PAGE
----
This is the way I originally played this game at work parties. My wife & I have been trying to get her family to play this game for years instead of buying gifts for everyone in the family. It is a much cheaper way for everyone to be involved in gift giving & recieving. We finally got part of the family to participate this year. The problem for me came when someone else laid out rules that I had never heard of & made the game shorter & less fun to me. By these rules not only does the number one person open a gift, but every person opens a gift first then decides if they want to keep it or steal someone else's. If you steal someone's gift you give them the gift you opened. If that person doesn't want what you gave them they can steal someone else's gift & give them the gift recieved when theirs was stolen & so on. It was never made clear to me if we had a choice of opening an unopened gift & leaving the opened gift recieved after your was stolen in the pile. But I don't think that was a choice. Because I think the point was for everyone to open a gift. If you have a large number of people I think this is ok. But with as few as we had (8 people) it made for less swapping & stealing & kind of slowed the fun to me. I enjoy the choice of opening or stealing. Anyway this is another alternate way of playing I guess. I looked up the rules & found this thread because I had never heard of this way of playing. I wondered if I just remembered wrong or if it was a known & used variant.

    • parrster profile imageAUTHOR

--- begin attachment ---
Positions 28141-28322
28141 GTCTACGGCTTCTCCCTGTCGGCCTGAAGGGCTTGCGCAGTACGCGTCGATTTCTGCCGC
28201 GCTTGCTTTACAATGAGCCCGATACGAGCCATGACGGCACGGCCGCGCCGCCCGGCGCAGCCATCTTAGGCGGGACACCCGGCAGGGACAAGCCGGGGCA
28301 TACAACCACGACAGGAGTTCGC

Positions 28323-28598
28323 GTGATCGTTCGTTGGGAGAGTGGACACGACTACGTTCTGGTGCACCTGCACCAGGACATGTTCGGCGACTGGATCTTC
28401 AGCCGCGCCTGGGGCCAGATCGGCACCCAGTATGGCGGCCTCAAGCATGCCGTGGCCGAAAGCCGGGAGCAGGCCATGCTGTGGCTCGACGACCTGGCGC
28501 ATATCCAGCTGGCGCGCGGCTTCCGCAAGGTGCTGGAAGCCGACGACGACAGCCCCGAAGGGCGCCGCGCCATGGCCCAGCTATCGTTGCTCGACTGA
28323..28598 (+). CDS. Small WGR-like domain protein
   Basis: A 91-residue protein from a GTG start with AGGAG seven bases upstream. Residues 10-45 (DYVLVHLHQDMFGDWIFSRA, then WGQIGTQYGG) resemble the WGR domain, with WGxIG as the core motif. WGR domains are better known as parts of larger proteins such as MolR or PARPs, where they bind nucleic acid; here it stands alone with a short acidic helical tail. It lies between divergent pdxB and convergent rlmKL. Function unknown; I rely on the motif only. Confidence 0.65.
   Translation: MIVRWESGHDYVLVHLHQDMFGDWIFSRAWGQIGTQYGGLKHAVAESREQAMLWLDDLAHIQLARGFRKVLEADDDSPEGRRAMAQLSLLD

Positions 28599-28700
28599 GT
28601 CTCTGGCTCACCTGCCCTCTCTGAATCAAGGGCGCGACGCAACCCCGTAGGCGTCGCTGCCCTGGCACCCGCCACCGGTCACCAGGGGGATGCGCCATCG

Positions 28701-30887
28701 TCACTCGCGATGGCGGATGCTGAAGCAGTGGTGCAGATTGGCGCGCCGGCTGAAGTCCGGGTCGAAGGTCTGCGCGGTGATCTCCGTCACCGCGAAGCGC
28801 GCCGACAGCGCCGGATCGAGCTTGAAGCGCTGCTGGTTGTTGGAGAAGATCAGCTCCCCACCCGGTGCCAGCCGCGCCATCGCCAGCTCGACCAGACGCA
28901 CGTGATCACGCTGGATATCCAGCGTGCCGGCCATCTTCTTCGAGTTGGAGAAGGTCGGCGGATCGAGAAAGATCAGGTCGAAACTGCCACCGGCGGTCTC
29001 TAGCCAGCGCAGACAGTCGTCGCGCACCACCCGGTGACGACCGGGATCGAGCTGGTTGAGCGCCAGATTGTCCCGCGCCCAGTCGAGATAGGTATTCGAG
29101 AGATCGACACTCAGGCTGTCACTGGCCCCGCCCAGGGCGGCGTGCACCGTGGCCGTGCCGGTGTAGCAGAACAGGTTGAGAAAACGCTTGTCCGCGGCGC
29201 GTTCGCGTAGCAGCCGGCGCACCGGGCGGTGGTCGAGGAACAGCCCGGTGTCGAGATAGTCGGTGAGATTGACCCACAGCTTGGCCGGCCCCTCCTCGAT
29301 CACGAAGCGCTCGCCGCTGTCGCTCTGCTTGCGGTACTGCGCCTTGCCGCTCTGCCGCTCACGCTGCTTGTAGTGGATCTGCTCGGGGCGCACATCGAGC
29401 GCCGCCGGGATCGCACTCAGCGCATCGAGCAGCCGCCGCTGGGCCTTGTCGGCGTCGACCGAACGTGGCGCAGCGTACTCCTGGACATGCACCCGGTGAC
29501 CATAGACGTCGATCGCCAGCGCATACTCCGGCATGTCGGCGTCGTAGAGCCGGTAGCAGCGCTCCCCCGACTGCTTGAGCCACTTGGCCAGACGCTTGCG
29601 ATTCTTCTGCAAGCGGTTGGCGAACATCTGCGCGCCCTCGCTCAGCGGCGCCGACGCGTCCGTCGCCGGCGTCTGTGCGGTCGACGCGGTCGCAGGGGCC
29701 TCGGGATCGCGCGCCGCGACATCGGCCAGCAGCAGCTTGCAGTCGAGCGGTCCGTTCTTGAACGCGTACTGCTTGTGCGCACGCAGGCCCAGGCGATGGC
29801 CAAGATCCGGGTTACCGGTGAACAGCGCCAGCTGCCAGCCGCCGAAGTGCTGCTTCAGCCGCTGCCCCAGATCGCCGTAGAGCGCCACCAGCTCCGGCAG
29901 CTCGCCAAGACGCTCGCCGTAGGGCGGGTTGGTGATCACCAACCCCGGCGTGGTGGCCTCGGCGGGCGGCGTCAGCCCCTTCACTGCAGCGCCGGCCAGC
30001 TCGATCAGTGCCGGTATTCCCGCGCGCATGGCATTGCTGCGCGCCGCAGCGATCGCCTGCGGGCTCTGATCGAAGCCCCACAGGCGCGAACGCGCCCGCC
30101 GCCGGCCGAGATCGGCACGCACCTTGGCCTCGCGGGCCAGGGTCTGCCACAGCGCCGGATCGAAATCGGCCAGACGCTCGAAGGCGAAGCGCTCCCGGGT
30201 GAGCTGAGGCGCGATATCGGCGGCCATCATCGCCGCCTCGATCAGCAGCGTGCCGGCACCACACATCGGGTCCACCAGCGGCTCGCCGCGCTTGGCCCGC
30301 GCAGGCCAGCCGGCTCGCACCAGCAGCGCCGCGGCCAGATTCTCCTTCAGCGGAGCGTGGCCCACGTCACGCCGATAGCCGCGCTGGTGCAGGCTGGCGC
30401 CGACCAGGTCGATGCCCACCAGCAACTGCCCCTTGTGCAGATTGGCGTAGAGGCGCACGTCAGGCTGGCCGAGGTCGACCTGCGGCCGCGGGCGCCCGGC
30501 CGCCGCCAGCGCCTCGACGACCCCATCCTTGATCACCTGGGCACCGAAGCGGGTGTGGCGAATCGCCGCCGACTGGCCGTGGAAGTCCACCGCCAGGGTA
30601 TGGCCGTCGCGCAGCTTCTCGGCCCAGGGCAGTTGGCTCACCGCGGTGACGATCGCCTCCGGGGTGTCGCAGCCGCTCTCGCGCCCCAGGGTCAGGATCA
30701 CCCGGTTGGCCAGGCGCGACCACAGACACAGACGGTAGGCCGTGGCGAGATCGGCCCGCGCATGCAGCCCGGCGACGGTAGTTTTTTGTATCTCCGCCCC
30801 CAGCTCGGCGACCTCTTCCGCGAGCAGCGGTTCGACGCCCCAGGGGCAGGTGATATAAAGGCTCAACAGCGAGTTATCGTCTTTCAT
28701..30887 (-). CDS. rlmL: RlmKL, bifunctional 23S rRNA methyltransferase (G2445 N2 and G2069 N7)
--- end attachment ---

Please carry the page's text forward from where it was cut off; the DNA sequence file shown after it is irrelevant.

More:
Richard Parr 

      2 years ago from Australia

      @Roe~True, the first in line can be lumbered with a present that they or no one else wants. Allowing them an extra turn at the end is an option, though that could create its own problems. Ultimately the fun is in the game and not the gifts, and whether interacting or just watching there is so much laughter to be had that any disappointment over a lousy gift is quickly forgotten. As I said, I was once lumbered with a giant acorn :)

    • profile image


      2 years ago

      What happens to the number one person. I've heard they also get to go last because they (sometimes) never get to swap. Thanks

    • parrster profile imageAUTHOR

      Richard Parr 

      8 years ago from Australia

      @GlstngRosePetals ~ Hope you enjoy it as much as my family have. All the best.

    • GlstngRosePetals profile image


      8 years ago from Wouldn't You Like To Know

      Wow I'm going to have to try this game this year at christmas, it sounds like a lot of fun. Thanks for sharing :)

    • FrugalandFab profile image


      8 years ago from New Hampshire

      Great hub, creepy picture. We always called this game a Yankee swap and actually just played it last weekend at a Christmas party. I somehow ended up with a hideous cigar ashtray...yep, a cigar ash tray. Anyone care to guess what I'll be bringing to the Yankee swap next year? Ho ho ho

    • moiragallaga profile image

      Moira Garcia Gallaga 

      8 years ago from Lisbon, Portugal

      I've encountered variations of this at office Christmas parties, though proper gifts were used. I like the idea of using useless and ridiculous gifts as your article suggests, makes it more fun. Love that picture, Dirty Santa indeed. Hehe. Nice hub Parrster.

    • prettynutjob30 profile image